If you’re anything like me, you live outdoors all summer long, regardless of the triple digits! To be clear, when I say live outdoors I mean in the pool, misters on and an endless cold drink in my hand, and my go to drink is usually Sangria.
Sangria is ubiquitous around the world, and most believe it all started in Spain as far back as medieval time. We know that water back then wasn't just unsavory, it was actually too dangerous for human consumption, making wine a go-to drink of choice for people of all ages and social classes. While the alcohol in wine was used to stave off any residual bacteria, nothing said that a beverage couldn’t be created that actually tasted good as well. Based on whatever happened to be in season, peasants and the wealthy alike would add harvested fruits, berries and spices to ferment with their wine and created hippocras, sangria’s predecessor, for a lively final product that constantly had a different and unique flavor to it. This drink spread throughout Europe but became most popular in its original country of Spain due to the frequency of fresh fruits and grapes.
Typically, the Spanish mixture includes wine, sugar, juice, and fruit into a concoction that had some introductory spurts of popularity in the United States in the late 1800’s, it was drunk during the late colonial period, but then disappeared in the US for a while during the early 1900s, surviving only in big city Spanish restaurants. Then, at the 1964 World’s Fair in New York, the Spain delegation featured the drink at their pavilion, and we’ve been enjoying this sweet or savory concoction ever since!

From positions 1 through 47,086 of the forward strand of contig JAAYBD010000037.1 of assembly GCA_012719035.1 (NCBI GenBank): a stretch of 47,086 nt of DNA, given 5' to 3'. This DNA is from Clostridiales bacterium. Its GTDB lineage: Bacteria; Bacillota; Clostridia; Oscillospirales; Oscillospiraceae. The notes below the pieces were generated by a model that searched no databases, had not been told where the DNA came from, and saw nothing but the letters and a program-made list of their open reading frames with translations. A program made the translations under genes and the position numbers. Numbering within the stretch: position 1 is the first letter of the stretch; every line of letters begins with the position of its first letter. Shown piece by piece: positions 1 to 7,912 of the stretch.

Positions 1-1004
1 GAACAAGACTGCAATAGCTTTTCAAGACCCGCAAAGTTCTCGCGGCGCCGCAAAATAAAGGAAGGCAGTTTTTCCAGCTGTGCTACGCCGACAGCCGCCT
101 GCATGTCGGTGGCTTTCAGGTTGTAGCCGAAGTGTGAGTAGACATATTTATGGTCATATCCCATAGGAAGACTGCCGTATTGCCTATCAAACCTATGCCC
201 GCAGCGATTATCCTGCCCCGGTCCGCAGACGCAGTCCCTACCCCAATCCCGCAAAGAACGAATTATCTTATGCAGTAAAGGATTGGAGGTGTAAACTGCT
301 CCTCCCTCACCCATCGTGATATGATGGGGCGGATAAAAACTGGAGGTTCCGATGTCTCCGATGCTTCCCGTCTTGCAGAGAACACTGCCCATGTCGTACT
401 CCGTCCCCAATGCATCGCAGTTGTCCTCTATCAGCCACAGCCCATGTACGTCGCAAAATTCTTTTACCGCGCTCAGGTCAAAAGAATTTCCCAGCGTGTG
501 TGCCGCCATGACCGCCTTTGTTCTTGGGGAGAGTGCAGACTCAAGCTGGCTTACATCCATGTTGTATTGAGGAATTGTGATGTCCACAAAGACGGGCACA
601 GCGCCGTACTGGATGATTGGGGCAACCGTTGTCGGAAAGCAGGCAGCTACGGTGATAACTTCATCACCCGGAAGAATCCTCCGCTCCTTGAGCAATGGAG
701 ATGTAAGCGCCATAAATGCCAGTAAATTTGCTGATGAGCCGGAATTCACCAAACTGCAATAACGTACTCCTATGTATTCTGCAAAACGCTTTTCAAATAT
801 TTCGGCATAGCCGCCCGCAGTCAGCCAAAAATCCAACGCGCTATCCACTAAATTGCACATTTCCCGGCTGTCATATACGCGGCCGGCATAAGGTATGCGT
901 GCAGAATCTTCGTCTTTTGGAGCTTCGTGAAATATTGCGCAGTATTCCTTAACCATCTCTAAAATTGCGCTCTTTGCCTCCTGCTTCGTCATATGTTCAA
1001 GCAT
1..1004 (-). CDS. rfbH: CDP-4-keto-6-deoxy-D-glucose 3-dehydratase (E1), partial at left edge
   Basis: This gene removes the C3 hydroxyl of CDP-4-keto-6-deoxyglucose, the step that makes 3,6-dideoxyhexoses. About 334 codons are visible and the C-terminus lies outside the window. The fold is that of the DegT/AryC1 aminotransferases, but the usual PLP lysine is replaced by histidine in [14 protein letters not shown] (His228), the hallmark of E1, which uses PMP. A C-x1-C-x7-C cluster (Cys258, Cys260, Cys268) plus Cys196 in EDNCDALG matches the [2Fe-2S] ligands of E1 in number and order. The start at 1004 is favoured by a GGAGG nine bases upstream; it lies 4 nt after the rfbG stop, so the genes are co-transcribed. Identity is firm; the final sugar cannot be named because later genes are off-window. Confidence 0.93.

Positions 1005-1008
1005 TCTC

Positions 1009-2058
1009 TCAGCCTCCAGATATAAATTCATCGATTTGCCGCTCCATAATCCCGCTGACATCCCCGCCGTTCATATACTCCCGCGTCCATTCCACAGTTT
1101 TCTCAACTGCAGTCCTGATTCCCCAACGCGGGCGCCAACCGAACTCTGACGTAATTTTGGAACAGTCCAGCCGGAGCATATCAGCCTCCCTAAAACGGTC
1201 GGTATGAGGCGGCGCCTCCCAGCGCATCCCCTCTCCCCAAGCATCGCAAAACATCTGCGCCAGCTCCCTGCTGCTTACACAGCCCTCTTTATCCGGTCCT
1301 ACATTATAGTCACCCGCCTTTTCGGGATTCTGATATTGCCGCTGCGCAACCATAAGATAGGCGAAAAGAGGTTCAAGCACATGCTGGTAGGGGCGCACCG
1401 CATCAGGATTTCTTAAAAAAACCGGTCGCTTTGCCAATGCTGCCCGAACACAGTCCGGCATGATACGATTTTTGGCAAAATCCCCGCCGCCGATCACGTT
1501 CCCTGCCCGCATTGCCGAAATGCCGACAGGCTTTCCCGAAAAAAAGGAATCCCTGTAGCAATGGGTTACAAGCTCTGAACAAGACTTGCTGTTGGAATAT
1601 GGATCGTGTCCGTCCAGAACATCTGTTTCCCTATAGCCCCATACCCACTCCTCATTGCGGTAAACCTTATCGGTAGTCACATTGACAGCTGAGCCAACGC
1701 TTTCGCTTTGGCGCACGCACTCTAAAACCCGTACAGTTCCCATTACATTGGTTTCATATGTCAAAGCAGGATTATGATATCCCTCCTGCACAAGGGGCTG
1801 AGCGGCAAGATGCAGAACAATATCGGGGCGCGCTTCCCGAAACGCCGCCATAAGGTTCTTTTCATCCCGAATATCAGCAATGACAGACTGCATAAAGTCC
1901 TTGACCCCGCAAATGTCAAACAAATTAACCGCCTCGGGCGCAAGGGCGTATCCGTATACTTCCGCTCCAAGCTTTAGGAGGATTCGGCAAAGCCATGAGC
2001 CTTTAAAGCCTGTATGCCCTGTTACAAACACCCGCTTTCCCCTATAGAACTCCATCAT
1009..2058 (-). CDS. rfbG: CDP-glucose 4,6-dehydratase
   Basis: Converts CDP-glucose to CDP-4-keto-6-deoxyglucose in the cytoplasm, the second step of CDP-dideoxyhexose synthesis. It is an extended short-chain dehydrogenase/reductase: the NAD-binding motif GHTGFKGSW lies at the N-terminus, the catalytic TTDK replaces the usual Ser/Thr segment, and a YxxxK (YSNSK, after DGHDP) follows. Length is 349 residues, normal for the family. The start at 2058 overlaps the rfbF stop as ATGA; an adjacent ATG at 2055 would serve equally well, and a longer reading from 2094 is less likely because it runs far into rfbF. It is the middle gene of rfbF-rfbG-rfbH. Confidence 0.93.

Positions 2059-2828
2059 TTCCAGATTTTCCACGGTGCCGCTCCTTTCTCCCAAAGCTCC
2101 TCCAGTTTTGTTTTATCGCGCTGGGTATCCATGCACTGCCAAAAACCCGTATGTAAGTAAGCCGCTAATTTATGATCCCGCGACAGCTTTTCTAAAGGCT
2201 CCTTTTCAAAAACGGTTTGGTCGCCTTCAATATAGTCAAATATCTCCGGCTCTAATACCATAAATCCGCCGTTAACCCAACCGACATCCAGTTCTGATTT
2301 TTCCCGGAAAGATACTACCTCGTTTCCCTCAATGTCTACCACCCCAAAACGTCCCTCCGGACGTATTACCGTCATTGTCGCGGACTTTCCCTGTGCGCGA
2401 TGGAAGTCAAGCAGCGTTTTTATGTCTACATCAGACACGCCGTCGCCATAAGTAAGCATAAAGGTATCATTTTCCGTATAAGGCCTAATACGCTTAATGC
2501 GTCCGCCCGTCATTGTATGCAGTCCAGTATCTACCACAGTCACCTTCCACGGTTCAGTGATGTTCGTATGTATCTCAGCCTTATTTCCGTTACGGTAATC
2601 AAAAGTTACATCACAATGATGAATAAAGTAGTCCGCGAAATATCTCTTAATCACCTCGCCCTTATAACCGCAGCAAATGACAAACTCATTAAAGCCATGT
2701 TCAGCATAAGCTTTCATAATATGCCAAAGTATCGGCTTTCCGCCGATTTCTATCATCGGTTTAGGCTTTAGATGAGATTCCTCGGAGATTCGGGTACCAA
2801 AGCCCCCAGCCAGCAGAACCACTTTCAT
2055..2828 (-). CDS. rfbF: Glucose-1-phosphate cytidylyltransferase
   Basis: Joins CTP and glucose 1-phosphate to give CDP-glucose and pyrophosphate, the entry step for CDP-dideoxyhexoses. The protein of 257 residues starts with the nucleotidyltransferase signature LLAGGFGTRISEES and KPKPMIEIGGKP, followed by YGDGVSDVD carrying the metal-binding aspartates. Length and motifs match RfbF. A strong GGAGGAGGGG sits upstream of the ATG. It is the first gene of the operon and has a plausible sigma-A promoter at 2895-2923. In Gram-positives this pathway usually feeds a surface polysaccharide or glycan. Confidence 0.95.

Tips for a great Sangria every time:
Start with wine you like to drink; only go ‘down’ in price/quality if you intend to serve a huge crowd and load it up with lots of sugar and fruit
Use less sugar than called for in every recipe, you can always add more.
Mix all ingredients and add fruit early for added flavor, but keep the batch cold so the fruit doesn’t wilt
Best served in a large bowl or decorative dispenser, keep cold but don’t add ice
Strain any fruit from left over Sangria; wine will keep in fridge for days and you can freeze the fruit and add to your individual glass
I always like to add a dash of lime soda water to the top of my sangria glass…refreshing!
Traditional Red Sangria
1 bottle of dry red wine, like Cab, Syrah or red blend
1 cup of orange liqueor (or soda/sparkling water)
2 apples, with skins, cut into chunks
1 cup of chunked pineapple
2 oranges, segments and cut into chunks
Sugar to taste
1 bottle dry white wine, like a Sauvignon Blank or Pinot Gris
1 cup peach schnapps (or soda)
1 orange, cut and cubed
2 peaches, cut and cubed
1 cup honeydew melon, cubed
Handful of white grapes and raspberries
Sugar to taste
1 bottle of dry white wine
1 cup of ginger liqueor (or ginger ale)
1 big handful of basil leaves, washed but not cut
1 cucumber, peeled and diced
1 cup of cantelope, diced
1 lemon, sliced thin in disks
Sugar to taste
Try rimming your wine glass with a little hot sauce and sugar for the ultimate Savory drink!